“Singapore is very first world, but the funding for universities is very third world,” says Ms. Harper, referring to the reliance on the government to finance higher education. “Literally, the concepts have to be taught.”
Teaching alumni why they need to give — and making giving easy to do — is what Ms. Harper set out to accomplish. And last year more than 4,000 graduates opened their checkbooks, helping the university raise $27-million, largely for its endowment. No one is asking what a development office does anymore.
This month the director, who used to run the development office at Northern Kentucky University, moved her staff of 21 out of their old digs and into the newest building on the campus. Today they sit at brand new desks working shiny new phones. Here at the heart of the campus, the air-conditioning never breaks down, and it is always a perfect 69.8 degrees.
Nanyang is just one of dozens of Asian universities adopting American-style fund raising. The institutions are opening development offices, hiring professional fund raisers, investing in slick billion-dollar campaigns, and trotting out their presidents to pass the hat, tactics unknown here a decade ago.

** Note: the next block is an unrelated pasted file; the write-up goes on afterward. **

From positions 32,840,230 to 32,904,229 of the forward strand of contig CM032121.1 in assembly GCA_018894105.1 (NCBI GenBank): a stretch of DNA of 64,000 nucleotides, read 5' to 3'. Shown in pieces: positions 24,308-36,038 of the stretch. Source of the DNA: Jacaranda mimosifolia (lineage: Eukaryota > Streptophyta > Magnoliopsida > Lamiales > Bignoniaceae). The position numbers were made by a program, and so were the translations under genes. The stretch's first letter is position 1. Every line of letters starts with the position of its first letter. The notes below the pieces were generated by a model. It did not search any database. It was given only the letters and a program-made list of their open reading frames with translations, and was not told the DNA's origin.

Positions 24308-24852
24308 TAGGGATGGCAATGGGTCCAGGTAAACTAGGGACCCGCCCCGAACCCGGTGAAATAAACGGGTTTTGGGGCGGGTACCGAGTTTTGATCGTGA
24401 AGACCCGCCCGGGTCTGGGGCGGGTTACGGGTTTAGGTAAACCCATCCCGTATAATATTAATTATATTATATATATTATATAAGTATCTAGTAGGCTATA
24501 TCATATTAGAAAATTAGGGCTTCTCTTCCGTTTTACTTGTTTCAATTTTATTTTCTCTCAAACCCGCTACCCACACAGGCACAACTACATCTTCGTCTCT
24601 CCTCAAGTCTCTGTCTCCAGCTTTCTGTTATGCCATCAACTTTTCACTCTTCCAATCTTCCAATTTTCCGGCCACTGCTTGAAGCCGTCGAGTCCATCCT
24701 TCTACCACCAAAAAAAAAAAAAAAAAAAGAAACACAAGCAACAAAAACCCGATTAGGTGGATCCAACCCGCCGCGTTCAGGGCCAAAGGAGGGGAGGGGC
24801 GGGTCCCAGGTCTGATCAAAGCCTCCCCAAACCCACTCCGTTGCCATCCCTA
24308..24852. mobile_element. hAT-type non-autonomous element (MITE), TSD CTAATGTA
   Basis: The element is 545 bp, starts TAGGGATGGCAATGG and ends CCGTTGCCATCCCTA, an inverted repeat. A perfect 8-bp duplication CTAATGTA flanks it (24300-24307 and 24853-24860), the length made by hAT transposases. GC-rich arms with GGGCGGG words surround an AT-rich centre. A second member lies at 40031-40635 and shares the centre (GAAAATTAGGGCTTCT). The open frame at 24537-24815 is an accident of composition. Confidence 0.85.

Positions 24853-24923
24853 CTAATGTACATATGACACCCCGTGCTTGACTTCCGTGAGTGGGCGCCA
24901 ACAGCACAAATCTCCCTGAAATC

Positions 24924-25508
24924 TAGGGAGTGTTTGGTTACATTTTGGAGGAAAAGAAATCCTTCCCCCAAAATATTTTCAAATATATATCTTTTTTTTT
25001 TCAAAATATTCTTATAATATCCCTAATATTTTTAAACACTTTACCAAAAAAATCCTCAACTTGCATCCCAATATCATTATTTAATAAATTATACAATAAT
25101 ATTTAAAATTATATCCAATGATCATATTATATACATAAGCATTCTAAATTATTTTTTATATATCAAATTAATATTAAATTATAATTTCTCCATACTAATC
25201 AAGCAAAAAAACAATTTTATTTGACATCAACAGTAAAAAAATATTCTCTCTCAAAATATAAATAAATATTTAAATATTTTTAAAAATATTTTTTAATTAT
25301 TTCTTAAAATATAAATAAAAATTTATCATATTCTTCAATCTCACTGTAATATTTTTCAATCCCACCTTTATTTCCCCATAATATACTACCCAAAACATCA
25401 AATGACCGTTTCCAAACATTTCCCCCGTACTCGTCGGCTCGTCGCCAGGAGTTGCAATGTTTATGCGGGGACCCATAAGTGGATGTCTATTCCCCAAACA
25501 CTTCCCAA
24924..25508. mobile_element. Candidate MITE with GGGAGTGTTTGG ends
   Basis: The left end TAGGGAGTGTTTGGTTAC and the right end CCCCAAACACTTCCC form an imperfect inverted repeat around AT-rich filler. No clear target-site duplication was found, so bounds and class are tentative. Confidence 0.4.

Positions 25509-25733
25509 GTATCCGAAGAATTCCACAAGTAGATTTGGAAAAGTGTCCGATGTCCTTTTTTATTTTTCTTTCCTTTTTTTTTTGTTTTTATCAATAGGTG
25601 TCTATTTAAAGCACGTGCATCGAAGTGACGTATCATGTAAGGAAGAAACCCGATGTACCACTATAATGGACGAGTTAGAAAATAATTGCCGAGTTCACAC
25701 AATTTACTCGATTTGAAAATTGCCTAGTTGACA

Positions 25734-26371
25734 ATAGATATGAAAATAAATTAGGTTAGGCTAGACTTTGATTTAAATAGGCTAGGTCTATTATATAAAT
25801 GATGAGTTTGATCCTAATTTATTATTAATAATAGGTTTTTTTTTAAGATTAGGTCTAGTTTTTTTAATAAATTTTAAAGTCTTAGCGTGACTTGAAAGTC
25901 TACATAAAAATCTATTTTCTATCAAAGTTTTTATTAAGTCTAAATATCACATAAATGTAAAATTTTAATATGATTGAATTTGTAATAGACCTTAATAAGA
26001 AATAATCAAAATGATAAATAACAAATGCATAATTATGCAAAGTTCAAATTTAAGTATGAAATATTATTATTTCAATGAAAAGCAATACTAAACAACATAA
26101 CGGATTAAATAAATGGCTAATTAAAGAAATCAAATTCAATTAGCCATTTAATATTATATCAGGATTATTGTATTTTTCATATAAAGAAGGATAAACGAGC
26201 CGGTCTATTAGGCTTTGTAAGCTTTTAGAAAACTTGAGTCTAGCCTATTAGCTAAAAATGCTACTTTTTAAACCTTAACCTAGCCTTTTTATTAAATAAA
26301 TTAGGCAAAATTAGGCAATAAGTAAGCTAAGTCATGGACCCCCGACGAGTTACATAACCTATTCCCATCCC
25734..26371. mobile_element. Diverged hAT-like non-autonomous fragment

“America is seen as the gold standard,” says Michael Pettis, a former Bear Stearns managing director who teaches finance at Peking University, in Beijing. “The universities are very busy trying to replicate American institutions, including raising money.”
Compared with top American universities, with their development staffs of hundreds and their campaigns for billions, these efforts may seem anemic. But in a part of the world where universities have only recently started asking for money, they are anything but.
Despite the global economic downturn, there is so much money out there that “it’s a case of low-hanging fruit,” says K.C. Chew, who opened the first development office at the National University of Singapore in 2003. “There has been pent-up supply. For the most part, nobody had asked.” In the first year of operation, no one knew how much they should try to raise, recalls Mr. Chew. So the university arbitrarily set its annual goal at $7-million. His office brought in 11 times that amount.
In just five years, the university has brought in $1-billion with government matching dollars, says Mr. Chew, who recently returned to the private sector. “That’s an astonishing achievement by any standard.”
But it is not just how much universities are raising that is challenging old stereotypes about philanthropy in Asia. It is also how the universities are doing it.